skip to main content

Jan 16, 2021

GKE Networking Best Practices for Security and Operation

By: Wei Lien Dang

This is part two of our four-part GKE security blog series. Don’t forget to check out our previous blog post that covers security best practices for designing your GKE clusters.

Securing your GKE cluster’s network traffic and access is crucial for the entire cluster’s security and operation. Follow the below recommendations and best practices to protect your Kubernetes network on GKE.

Enable Network Policy

Why: By default, network traffic in a Kubernetes cluster can flow freely between pods and also leave the cluster network altogether. Creating restrictions to allow only necessary service-to-service and cluster egress connections decreases the number of potential targets for malicious or misconfigured pods and limits their ability to exploit the cluster resources.

GKE can install and manage the Calico CNI (Container Network Interface) for you. Calico offers the ability to control network traffic to and from the cluster’s pods by implementing the standard Kubernetes Network Policy API. Calico also offers some custom extensions to the standard policy type. Network Policies can control both ingress and egress traffic. Different pod attributes, like labels or namespaces, can be used, in addition to standard IP CIDR blocks, to define the rules.

What to do: Enable Network Policies in your GKE cluster, either at creation time or later. Create network policies to limit pod traffic only to what is required. Test the policies to make sure they block unwanted traffic while allowing required traffic.

Note that the NetworkPolicy resource type can exist in a cluster even though the cluster’s network setup does not actually support Network Policies. Therefore it would be possible to successfully create the policies, but they would have no effect.

Note that GKE Network Policy does not support Windows nodes at this time.

Create a List of Master Authorized Networks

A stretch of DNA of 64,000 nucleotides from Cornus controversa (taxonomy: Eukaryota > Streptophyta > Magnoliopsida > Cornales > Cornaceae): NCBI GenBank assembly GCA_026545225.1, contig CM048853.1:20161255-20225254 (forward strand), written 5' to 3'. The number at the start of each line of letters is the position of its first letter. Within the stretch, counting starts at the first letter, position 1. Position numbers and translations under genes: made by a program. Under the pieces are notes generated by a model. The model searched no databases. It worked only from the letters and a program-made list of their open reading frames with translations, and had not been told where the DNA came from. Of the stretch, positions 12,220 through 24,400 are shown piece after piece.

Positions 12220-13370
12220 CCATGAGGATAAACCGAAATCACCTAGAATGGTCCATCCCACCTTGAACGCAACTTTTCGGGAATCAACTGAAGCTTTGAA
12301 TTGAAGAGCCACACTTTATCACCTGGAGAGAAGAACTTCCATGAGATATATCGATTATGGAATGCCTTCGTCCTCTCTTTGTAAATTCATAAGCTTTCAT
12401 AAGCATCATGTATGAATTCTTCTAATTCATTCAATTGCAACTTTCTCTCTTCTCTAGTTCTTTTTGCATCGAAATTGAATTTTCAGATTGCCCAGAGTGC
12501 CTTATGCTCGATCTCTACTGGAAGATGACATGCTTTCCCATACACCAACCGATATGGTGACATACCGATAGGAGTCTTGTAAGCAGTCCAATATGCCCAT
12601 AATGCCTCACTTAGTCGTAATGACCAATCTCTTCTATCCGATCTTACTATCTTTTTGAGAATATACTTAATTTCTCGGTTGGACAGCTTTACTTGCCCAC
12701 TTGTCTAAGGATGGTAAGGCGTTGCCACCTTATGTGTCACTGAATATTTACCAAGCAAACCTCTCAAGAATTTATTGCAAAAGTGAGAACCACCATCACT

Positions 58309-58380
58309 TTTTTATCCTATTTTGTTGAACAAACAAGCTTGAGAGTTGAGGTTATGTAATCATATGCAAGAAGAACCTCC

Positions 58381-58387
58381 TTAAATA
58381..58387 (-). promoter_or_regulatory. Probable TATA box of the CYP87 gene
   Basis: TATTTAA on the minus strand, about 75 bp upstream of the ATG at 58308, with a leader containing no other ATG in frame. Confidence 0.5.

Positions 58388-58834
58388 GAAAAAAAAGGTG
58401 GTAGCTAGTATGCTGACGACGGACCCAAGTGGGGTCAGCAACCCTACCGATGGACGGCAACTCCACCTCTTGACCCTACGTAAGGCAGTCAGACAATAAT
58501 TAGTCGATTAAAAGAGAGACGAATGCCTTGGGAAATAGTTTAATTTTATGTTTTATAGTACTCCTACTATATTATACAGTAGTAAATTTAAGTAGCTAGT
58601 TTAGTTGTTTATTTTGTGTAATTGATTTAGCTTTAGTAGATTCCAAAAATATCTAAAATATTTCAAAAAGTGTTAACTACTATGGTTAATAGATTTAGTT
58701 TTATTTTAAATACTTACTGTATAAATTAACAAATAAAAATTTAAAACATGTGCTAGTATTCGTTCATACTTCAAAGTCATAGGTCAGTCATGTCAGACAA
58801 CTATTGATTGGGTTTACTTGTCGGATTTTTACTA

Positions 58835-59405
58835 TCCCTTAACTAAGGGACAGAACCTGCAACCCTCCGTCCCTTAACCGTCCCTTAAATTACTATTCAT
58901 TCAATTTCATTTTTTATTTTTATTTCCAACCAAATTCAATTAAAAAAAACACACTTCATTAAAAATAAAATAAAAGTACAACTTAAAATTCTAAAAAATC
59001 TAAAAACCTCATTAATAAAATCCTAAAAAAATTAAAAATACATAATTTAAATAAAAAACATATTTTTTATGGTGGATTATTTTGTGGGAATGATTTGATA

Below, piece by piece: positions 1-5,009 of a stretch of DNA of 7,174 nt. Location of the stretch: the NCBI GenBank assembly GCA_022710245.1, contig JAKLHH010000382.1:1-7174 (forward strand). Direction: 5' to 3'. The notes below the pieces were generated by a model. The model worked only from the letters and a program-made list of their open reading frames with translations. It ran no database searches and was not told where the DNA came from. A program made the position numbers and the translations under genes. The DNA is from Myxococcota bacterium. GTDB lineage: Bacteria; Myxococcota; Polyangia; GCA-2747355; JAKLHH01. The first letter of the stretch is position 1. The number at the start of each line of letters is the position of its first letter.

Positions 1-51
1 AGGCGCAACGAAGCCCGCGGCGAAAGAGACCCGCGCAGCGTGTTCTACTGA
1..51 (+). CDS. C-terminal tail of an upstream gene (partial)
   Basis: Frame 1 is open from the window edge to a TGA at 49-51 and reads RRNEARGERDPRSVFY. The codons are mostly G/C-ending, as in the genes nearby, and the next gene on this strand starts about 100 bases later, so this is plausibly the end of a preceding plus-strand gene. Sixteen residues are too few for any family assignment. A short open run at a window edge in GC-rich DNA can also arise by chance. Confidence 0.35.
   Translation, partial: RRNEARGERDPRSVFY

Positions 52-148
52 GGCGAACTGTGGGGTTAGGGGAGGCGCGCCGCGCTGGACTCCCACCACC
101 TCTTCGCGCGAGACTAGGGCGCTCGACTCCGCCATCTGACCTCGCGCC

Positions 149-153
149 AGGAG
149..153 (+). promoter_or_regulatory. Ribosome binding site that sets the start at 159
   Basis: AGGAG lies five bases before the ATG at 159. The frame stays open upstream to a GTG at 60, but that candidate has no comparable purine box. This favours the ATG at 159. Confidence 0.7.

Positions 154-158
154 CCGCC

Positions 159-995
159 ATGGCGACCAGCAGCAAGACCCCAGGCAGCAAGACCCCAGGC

Why: By default, the cluster API endpoint has a public IP address open to the world. To protect against future vulnerabilities in kube-apiserver and to limit use of stolen cluster or cloud credentials, limit network access to the API endpoint to trusted IP addresses.

What to do: If you cannot disable your cluster’s public API endpoint, create a list of master authorized networks to limit source client IP traffic to your endpoint.

Block Access to the Kubelet

Why: The kubelet runs on every node to manage the lifecycle of the pod containers assigned to that node. The kubelet needs strong protection because of its tight integration with the node’s container runtime. Even though GKE runs the kubelet with anonymous authentication disabled, blocking access to its port from the pod network provides additional safeguards for this critical service.

What to do: After enabling Network Policy in your GKE cluster, create a Calico GlobalNetworkPolicy to prevent all pods from connection to the kubelet’s port 10250/TCP.

kind: GlobalNetworkPolicy
  name: deny-kubelet-port
  - Egress
  - action: Deny
    protocol: TCP
      - 10250
    source: {}

Secure the Service Load Balancers

Why: By default, when creating a Kubernetes Service of type “LoadBalancer” in a GKE cluster, the cluster’s cloud controller creates an Internet-facing load balancing with no firewall restrictions.

What to do: If only sources inside the cluster’s VPC need to access the service’s endpoint, add the following annotation to the Kubernetes Service manifest to create an internal load balancer: \"Internal\"

If the load balancer needs to be Internet-facing but should not be open to all IP addresses, you can add the field loadBalancerSourceRanges to the Service specification to limit the IP address blocks allowed to connect.

Protect Cloud Metadata

Why: GKE nodes, like all Google Compute Engine virtual machines (VMs), use cloud metadata to pull the VMs’ cloud configuration and other data. This endpoint can also allow any network connection originating from the VM, including that from container processes, to access the metadata, which can include sensitive configurations or credentials.

What to do: Protect your nodes’ cloud metadata.